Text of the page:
Parading ignorance in science is not OK and should spark stronger reactions
I don't know if you caught it on the Scottish news the other night. I can't remember who the composer was, or even the soloist. The modern piece wasn't something I'd have thought of downloading, but the reporter explained its provenance and its place in the scheme of all things musical. What happened next was perturbing.
The reporter handed back to the main presenter, who was flanked in her studio by a sports reporter. He passed some comment about being more of an Arctic Monkeys man himself, and she made a whooshing-over-my-head gesture. Are you surprised that there were a number of complaints about this on the programme's website?
It never happened - not that I'm aware of anyway. But something very similar did.
Heriot-Watt University has received funding to carry out experiments on the interaction of light with matter. They will be studying quantum computing and using lasers to create the conditions found around a black hole. I can't pretend I understand it all. If I did, I'd be working at Heriot-Watt University, not SSERC. (No I wouldn't, I find school physics more fun, but that's down to me.) Reporting Scotland ran a feature on the university's research. I can't remember exactly what happened after the item was over, but it wasn't far from the music scenario above.
I wished I owned one of those TVs they have in the Samsung ad, where you can walk through the screen. Viewers would have been treated to a fiftysomething bald guy saying: "Hoy! Hang on a minute!"
It does matter. Frankie Boyle on Mock the Week saying "I don't give a fuck" about the work at CERN is fair game on a satire programme that probably takes apart unmade beds in art exhibitions as regularly as it revels in (or more probably feigns) ignorance about matters scientific.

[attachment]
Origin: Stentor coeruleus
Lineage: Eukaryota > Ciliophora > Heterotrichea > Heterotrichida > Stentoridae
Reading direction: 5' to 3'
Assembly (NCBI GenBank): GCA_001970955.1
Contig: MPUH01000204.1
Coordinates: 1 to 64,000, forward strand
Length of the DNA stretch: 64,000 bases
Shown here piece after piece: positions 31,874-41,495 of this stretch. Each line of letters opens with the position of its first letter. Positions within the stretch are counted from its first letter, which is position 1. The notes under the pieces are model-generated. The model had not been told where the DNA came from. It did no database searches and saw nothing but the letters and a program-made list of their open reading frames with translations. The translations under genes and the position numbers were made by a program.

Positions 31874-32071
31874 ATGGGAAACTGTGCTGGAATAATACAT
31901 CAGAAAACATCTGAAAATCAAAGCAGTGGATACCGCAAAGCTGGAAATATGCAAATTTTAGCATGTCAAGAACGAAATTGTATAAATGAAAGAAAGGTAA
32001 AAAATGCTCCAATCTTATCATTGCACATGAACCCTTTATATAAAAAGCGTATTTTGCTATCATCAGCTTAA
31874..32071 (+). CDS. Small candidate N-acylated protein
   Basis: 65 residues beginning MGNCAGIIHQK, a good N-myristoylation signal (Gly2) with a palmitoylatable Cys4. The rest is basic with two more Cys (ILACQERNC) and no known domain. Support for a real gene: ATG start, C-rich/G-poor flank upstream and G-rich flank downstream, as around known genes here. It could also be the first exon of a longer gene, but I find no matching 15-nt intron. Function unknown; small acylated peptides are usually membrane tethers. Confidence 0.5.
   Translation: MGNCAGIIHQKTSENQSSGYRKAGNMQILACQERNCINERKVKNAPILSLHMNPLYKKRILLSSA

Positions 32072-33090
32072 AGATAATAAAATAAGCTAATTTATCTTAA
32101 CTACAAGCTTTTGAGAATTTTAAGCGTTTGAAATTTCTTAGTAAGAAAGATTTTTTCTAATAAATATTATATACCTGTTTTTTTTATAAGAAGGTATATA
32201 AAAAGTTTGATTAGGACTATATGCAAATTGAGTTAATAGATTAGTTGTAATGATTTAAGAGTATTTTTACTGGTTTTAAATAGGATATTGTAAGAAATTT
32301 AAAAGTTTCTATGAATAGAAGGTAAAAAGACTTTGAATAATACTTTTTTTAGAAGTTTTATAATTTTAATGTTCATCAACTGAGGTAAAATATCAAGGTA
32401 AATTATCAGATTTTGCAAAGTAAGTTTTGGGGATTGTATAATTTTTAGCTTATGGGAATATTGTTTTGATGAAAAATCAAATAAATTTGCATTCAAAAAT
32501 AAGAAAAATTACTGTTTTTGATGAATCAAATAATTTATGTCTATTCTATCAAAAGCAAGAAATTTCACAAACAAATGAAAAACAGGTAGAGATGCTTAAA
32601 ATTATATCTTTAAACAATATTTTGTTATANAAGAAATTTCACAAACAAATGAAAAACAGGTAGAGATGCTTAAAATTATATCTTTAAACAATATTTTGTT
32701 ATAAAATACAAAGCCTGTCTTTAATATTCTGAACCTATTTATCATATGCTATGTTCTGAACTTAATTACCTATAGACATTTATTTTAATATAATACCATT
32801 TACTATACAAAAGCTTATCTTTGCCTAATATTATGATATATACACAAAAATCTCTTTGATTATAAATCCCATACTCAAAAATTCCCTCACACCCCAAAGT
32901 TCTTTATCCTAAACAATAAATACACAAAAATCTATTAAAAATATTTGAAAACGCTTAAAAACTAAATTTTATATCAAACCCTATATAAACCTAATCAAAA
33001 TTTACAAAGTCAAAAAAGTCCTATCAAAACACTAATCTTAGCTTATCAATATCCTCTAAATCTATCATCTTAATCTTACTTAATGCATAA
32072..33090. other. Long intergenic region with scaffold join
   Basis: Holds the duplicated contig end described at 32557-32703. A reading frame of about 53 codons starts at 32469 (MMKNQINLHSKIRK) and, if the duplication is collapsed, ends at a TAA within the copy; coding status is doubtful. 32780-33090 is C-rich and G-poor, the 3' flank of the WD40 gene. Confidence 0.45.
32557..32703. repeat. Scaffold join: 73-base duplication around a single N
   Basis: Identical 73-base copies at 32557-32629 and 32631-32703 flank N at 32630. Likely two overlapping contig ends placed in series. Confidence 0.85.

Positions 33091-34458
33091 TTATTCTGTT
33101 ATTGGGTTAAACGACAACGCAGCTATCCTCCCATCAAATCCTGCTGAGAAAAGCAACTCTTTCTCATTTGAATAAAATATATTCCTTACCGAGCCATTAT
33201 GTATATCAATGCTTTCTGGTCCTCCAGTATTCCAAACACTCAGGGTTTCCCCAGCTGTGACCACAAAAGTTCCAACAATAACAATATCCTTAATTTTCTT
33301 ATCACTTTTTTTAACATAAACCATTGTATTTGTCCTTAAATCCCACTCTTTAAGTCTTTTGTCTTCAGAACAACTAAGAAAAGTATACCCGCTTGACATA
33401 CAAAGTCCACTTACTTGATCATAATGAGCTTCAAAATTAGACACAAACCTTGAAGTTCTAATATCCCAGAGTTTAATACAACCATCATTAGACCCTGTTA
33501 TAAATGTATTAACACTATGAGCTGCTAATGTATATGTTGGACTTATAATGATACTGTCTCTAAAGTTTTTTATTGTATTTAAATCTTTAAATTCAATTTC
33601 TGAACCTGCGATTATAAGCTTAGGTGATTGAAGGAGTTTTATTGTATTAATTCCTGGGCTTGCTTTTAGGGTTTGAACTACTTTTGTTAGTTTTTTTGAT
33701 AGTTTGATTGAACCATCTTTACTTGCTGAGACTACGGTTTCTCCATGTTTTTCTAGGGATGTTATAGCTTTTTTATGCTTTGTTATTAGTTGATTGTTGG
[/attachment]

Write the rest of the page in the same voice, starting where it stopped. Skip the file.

At worst, it isn't that funny. But the laser story was on a news programme. The reaction in the studio was a value judgement on that story. Not only that, it was disrespectful to the reporter, Ken Macdonald, who had done a sterling job of making something tricky very accessible.
Ken is one of my media heroes. When he is on Radio Scotland's Newsdrive, I know that any matters scientific will be treated with respect and rigour, but also enthusiasm. When he reports, you know that science is something any cultured, rounded person should be interested in and that parading ignorance in science is no more acceptable than in art. I've even taken to quoting him. Space science is important to Scots, he claims, because: "No matter where you are in Scotland, you're always nearer space than Liverpool." Music to my ears.
Gregor Steele, Scottish Schools Education Research Centre, wants you to stick an empty CD case to your LCD computer monitor, then look at it through polarised sunglasses.